[Originally posted at Bene Diction Blogs on, Jan. 14, 2010]
In a post yesterday, I teased Matthew Robert Payne, a fellow from Australia who has started to post "words from the Lord" on YouTube. (His word for Todd Bentley either can't possibly be right, or it throws Bentley under the bus by implying that Jesus being on stage with him is in the future tense--which undercuts the new revival that Bentley has already started.)
I'll confess, though, that I like Matthew. He seems like a nice enough guy who wants to bless through what he does. But if I were one of the famous charismatics that he has been prophesying over on YouTube lately, I might be tempted to say "Thanks, but..."'
Take Steve Shultz. He is best known as a charismatic speaker and author who operates The Elijah List, which sends out propehtic messages, ads for conferences and such. I don't know Shultz as I know Todd Bentley, say, but I do know that some of my blogging friends have concerns about whether Schultz's efforts spread unhealthy teachings and theology.
Enter our hero Matthew Robert Payne, who has this word for Schultz on YouTube, just today (January 14):
Matthew seeks to bless Schultz by predicting that he will set cities afire for God. But how he does it is, well, interesting in a back-handed way that he doesn't intend.
Starting at 1:45, he says to Schultz:
"....The first image I get of you [Steve Schultz]...it's like a bowl, but it's like--the bowl is like a cauldron, but it's not like a cauldron you cook in, the caudron's like a whole city, and it's deep, and it's big, I'm just waiting for the Lord for the interpretation, the Lord says that you are going to come into cities and set them on fire, like a cauldron cooks up special ingredients for a witch, or that's what I have seen in the past, I don't know if that is a fantasy or if that really happens...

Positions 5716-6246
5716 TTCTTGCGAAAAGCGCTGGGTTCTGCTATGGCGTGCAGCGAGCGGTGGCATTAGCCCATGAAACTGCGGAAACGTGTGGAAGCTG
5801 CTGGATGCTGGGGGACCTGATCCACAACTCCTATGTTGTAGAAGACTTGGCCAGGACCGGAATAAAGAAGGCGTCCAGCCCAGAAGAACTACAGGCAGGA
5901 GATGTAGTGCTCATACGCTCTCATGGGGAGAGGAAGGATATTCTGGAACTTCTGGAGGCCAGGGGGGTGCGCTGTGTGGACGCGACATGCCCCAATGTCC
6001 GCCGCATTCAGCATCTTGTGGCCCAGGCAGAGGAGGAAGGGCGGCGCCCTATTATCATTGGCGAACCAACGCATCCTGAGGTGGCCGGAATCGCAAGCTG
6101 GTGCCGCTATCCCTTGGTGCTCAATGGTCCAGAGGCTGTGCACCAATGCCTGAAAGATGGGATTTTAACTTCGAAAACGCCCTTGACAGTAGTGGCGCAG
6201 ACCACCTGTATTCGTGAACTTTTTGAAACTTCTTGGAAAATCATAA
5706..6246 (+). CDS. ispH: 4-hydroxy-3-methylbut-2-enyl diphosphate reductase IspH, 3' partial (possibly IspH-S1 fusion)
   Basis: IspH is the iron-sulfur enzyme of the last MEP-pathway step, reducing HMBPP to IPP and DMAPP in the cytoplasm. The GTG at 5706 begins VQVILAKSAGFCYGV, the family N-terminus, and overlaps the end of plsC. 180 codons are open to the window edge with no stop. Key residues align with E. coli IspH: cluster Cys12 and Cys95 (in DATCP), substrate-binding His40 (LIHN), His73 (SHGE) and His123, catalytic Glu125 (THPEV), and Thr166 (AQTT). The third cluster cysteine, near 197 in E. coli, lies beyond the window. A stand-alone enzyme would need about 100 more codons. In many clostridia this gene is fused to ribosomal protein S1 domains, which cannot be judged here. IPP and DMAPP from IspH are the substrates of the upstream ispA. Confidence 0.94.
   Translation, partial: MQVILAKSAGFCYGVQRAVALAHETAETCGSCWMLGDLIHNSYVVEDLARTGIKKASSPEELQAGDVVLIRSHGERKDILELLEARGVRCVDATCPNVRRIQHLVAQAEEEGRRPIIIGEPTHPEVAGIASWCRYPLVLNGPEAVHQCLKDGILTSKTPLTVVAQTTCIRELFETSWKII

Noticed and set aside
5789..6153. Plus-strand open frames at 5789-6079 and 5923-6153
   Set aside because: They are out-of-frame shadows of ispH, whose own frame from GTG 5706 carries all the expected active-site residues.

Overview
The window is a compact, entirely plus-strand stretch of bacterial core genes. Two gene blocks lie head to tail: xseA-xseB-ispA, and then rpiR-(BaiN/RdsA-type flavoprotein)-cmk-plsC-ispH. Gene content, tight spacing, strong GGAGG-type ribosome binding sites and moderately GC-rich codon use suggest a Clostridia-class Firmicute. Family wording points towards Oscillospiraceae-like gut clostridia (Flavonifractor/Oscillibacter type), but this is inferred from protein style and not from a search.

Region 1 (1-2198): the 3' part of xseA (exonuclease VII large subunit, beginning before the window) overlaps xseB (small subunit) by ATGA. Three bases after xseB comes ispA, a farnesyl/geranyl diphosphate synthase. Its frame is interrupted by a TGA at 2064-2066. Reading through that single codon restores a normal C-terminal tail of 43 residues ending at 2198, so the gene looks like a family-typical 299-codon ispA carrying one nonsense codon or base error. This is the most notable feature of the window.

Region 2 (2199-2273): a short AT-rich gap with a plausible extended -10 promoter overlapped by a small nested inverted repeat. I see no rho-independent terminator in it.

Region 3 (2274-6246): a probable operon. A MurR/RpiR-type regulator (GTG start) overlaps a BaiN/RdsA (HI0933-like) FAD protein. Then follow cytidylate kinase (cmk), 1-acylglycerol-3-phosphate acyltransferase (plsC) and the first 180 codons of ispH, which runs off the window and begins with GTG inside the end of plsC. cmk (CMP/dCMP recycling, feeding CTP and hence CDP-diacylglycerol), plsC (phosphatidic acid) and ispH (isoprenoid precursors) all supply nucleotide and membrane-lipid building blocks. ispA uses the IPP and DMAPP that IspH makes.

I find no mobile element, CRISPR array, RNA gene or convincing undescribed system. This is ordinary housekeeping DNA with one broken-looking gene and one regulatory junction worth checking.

Imagine all the different ways that you could allude to this. He could be some paper lighting a campfire. He could be a fuse lighting fireworks. But instead, "the Lord" cites a witches' cauldron on the job.
I can imagine Schultz saying to himself, should he see this, "Oh great, some people already fear that I am not orthodox and you see my work as a witches' cauldron on the boil."
Twice now, we have Matthew, perhaps prophesying the opposite of what he may intend.
First, while saying nice and lovely things about Todd Bentley, Matthew notes that Jesus will be with Todd's word on stage in the future and thus logically not now--while Bentley already has preached at Morningstar for about a month and his new revival is already, shall we say, simmering.
And now, we have the mental image of Macbeth's three hags perhaps walking in to help with Schultz's future revival. "We brought the cauldron *cackle*!" :)
Is the Lord is putting things in this fellow's visions that warn the orthodox, Berean type of watchful Christian without Matthew even knowing that they are there? It's fun to think that that could be the case, isn't it?